A new study shows evidence that ancient Mars probably had an ample supply of chemical energy for microbes to thrive underground.
“We showed, based on basic physics and chemistry calculations, that the ancient Martian subsurface likely had enough dissolved hydrogen to power a global subsurface biosphere,” said Jesse Tarnas, a graduate student at Brown University and lead author of a study published in Earth and Planetary Science Letters. “Conditions in this habitable zone would have been similar to places on Earth where underground life exists.”
Earth is home to what are known as subsurface lithotrophic microbial ecosystems — SliMEs for short. Lacking energy from sunlight, these subterranean microbes often get their energy by peeling electrons off of molecules in their surrounding environments. Dissolved molecular hydrogen is a great electron donor and is known to fuel SLiMEs on Earth.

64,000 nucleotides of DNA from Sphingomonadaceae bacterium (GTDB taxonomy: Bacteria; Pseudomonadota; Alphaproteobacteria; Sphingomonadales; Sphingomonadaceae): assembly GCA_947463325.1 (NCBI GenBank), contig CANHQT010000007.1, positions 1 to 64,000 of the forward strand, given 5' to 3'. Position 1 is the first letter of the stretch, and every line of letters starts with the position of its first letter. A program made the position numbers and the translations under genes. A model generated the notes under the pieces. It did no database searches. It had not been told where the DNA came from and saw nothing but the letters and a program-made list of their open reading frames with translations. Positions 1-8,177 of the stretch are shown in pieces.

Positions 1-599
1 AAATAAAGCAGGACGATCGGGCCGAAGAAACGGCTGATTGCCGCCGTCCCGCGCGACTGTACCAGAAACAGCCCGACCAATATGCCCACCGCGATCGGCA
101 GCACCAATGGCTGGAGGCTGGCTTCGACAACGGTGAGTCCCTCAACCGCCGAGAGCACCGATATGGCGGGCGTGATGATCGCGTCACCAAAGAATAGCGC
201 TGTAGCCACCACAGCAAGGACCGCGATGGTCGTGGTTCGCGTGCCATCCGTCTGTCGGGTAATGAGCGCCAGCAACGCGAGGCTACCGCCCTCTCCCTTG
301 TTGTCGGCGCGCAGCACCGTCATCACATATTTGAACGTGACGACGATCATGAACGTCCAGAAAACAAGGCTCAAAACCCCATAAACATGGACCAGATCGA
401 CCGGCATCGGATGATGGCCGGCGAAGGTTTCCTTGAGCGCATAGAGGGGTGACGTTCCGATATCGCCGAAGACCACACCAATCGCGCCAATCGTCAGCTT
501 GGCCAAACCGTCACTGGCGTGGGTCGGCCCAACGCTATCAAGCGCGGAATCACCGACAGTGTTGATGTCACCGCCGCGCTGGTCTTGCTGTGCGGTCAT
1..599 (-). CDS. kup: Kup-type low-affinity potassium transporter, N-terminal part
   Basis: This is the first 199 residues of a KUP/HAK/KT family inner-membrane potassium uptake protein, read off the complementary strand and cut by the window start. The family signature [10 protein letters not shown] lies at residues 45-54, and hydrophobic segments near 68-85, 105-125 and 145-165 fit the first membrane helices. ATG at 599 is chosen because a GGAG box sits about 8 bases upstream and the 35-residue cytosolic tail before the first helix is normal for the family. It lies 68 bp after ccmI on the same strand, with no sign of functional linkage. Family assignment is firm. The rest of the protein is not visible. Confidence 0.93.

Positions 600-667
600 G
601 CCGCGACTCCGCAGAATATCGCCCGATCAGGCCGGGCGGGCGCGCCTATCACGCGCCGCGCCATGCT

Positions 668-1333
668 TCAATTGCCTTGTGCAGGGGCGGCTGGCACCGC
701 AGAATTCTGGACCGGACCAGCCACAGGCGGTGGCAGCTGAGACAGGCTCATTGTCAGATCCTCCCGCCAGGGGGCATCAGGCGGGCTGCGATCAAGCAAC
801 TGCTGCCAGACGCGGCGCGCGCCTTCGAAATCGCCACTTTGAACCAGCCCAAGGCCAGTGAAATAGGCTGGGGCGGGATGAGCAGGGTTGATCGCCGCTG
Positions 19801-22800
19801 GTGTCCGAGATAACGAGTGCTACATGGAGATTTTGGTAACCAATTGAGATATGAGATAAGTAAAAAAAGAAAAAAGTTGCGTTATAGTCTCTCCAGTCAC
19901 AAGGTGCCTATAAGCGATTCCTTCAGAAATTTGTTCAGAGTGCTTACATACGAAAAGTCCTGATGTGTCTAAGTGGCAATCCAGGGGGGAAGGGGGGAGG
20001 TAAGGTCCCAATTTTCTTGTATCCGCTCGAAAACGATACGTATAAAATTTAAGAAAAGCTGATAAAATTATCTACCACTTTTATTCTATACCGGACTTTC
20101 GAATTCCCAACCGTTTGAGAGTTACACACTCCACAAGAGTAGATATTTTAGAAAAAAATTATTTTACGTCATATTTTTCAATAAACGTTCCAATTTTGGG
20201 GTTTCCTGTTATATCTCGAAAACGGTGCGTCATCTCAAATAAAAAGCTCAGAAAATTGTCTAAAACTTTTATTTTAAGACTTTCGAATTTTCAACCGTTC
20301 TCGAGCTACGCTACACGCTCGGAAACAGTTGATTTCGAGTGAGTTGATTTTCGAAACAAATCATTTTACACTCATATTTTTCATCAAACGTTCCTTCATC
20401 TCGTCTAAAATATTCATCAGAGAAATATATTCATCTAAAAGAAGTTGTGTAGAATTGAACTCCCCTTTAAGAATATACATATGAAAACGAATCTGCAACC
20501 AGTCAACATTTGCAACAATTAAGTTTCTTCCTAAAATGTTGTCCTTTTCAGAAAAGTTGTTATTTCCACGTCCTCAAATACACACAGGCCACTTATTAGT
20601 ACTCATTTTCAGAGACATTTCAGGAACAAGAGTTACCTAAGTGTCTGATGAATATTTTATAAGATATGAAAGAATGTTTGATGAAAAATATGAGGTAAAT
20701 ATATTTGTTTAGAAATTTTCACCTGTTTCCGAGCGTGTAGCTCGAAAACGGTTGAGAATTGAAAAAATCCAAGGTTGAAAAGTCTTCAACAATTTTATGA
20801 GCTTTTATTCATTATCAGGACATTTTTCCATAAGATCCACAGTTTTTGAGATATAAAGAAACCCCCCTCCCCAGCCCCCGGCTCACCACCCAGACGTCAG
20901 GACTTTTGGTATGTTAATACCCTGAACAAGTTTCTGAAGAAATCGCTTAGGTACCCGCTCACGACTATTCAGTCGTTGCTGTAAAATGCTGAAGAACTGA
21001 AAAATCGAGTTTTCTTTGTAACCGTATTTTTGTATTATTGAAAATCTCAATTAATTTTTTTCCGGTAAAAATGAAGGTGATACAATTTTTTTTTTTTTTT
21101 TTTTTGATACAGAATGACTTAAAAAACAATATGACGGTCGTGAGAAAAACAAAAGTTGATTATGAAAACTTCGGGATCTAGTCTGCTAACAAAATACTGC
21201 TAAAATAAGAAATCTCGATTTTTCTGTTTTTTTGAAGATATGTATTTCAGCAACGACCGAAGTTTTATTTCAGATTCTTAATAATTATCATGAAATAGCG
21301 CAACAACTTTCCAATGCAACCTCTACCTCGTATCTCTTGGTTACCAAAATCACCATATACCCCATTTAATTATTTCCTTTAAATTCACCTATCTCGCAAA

This new study shows that radiolysis, a process through which radiation breaks water molecules into their constituent hydrogen and oxygen parts, would have created plenty of hydrogen in the ancient Martian subsurface. The researchers estimate that hydrogen concentrations in the crust around 4 billion years ago would have been in the range of concentrations that sustain plentiful microbes on Earth today.
The findings don’t mean that life definitely existed on ancient Mars, but they do suggest that if life did indeed get started, the Martian subsurface had the key ingredients to support it for hundreds of millions of years. The work also has implications for future Mars exploration, suggesting that areas where the ancient subsurface is exposed might be good places to look for evidence of past life.